Skip to Content
Streetsblog USA home
Streetsblog USA home
Log In
Streetsblog.net

If Walmart Urbanizes Its Headquarters, What’s Next for Its Stores?

The Washington Post reports that Walmart, the retail behemoth whose name is synonymous with big-box sprawl, is looking to attract young people to work at its headquarters in Bentonville, Arkansas. To make that happen, the company is investing in amenities to make its hometown -- population 40,000 -- more urban.

Sam Walton’s first store, in downtown Bentonville, where the company hopes to draw young employees. Photo: brad_hot/Flickr via Washington Post
Sam Walton’s first store, in downtown Bentonville, Arkansas, where the company hopes to draw young employees. Photo: brad_holt/Flickr via Washington Post
false

To remain competitive, the Post says, Walmart must draw professionals "who might not have a car" away from "large cities that have lots more to offer."

Robert Steuteville at Better! Cities & Towns believes new development in the Bentonville area will have repercussions across the U.S.:

In the middle of the 20th century, northwest Arkansas consisted of a few sleepy towns on a railroad line. Now it has half a million residents in disconnected subdivisions.

The area must urbanize to move forward economically, and the implications of that necessity will turn suburbs on their heads. The needs of Bentonville and Walmart will reverberate coast to coast.

Walmart, the Walton Foundation, and local leaders are investing heavily in art museums and other cultural attractions, bicycle trails, and mixed-use infill development that brings restaurants and brew pubs.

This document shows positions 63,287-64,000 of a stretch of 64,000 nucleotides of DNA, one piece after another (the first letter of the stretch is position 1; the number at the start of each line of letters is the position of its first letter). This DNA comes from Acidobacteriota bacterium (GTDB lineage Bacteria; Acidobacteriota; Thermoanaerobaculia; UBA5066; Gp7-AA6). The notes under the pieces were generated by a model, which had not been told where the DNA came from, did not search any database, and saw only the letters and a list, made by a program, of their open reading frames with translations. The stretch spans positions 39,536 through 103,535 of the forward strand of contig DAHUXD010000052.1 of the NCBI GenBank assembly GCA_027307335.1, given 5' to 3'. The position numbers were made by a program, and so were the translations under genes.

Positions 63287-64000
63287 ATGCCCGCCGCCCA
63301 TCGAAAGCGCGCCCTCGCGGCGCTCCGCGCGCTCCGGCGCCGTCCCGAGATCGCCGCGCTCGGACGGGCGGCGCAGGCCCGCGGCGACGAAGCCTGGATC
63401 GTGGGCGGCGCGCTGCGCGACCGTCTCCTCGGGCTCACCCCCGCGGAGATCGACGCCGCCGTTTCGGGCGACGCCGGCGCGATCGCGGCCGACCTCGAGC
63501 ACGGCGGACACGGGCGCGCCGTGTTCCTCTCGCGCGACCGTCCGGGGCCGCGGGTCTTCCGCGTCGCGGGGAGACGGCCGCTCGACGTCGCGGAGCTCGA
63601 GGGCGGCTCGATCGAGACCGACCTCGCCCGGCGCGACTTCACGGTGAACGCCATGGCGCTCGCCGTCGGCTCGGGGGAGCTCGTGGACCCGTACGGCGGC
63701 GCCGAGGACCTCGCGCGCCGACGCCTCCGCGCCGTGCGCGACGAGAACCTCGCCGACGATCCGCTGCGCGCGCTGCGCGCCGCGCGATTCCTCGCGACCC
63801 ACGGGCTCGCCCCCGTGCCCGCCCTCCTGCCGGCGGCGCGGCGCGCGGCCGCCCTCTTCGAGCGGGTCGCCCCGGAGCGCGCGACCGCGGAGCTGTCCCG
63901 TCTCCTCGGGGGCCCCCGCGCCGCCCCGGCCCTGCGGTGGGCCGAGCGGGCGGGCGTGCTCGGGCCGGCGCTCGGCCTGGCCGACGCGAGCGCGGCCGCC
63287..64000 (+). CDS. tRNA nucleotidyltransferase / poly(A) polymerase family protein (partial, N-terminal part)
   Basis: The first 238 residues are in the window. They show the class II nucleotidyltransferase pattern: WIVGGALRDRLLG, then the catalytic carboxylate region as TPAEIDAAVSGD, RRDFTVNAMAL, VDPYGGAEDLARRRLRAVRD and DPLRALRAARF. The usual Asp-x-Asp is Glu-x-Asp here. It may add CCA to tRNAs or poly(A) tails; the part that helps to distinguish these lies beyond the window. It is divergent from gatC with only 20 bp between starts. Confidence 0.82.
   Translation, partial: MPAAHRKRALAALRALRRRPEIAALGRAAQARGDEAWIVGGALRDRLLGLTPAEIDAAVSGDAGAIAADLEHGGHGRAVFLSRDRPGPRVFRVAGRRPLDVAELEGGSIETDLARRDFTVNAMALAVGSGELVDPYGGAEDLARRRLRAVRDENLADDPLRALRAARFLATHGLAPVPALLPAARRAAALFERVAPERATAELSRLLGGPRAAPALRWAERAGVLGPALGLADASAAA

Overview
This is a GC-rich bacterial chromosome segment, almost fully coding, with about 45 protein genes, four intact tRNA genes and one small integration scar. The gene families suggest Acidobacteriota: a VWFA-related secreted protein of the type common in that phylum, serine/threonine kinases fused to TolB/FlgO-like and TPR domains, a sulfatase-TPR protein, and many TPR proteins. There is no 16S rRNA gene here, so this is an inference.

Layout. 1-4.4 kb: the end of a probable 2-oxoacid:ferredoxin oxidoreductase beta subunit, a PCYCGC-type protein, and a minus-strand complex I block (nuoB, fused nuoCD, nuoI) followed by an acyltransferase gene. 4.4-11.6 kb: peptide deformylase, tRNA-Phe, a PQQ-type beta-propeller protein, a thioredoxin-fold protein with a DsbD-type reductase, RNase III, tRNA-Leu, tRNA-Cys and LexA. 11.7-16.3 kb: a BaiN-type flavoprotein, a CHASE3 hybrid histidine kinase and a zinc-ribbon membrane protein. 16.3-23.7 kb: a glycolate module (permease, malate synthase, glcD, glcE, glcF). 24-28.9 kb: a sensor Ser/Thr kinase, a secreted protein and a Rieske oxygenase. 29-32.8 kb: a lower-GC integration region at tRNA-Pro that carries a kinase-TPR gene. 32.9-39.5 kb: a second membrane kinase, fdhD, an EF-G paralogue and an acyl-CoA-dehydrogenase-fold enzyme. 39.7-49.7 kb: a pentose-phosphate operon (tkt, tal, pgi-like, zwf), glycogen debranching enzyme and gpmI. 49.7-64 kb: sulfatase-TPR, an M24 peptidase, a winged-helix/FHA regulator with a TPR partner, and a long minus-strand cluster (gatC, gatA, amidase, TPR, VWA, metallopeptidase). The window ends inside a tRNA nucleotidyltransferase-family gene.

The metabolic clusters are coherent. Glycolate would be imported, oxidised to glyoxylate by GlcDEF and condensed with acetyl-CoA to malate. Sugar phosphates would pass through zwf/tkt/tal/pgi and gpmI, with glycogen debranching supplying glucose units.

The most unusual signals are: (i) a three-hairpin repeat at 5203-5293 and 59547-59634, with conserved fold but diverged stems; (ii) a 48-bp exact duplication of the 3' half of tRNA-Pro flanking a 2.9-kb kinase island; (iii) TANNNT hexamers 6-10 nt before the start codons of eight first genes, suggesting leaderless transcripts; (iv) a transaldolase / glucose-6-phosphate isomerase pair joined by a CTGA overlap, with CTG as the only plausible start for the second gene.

Nearby Rogers, Springdale, and Fayetteville (home of the University of Arkansas) are moving in the same direction. Urban amenities have gained status in the land of Walmart -- arguably the largest, most suburban-oriented enterprise in the world.

“In order for us to compete for the type of talent it’s going to take to allow these companies to remain competitive in the global economy, we have to be a place where people want to live, where they can spend their free time doing things they enjoy,” one Bentonville official told the Post.

Elsewhere on the Network today: Family Friendly Cities says Seattle's proposed residential zoning update won't lead families with kids to flee the city.

Stay in touch

Sign up for our free newsletter

More from Streetsblog USA

Car Crashes by City Workers Cost NYC Taxpayers $180M in Payouts Last Year: Report

A record number of victims of crashes involving city employees in city-owned cars filed claims in fiscal year 2023 — and settlements with victims have jumped 23 percent, a new report shows.

April 16, 2024

Tuesday’s Headlines Are Driving Inflation

Driving — specifically, the cost of car ownership — is one of the main factors behind inflation, according to the Eno Center for Transportation.

April 16, 2024

SEE IT: How Much (Or How Little) Driving is Going on in America’s Top Metros

Check it out: The lowest-mileage region isn't the one you'd think.

April 16, 2024

Monday’s Headlines Bring Another Setback

The Biden administration's new rule requiring states to report their greenhouse gas emissions from transportation was dealt another blow when the Senate voted to repeal it.

April 15, 2024

‘The Bike Is the Cure’: Meet New Congressional Bike Caucus Chair Mike Thompson

Meet the incoming co-chair of the congressional bike caucus — and learn more about how he's getting other legislators riding.

April 15, 2024
See all posts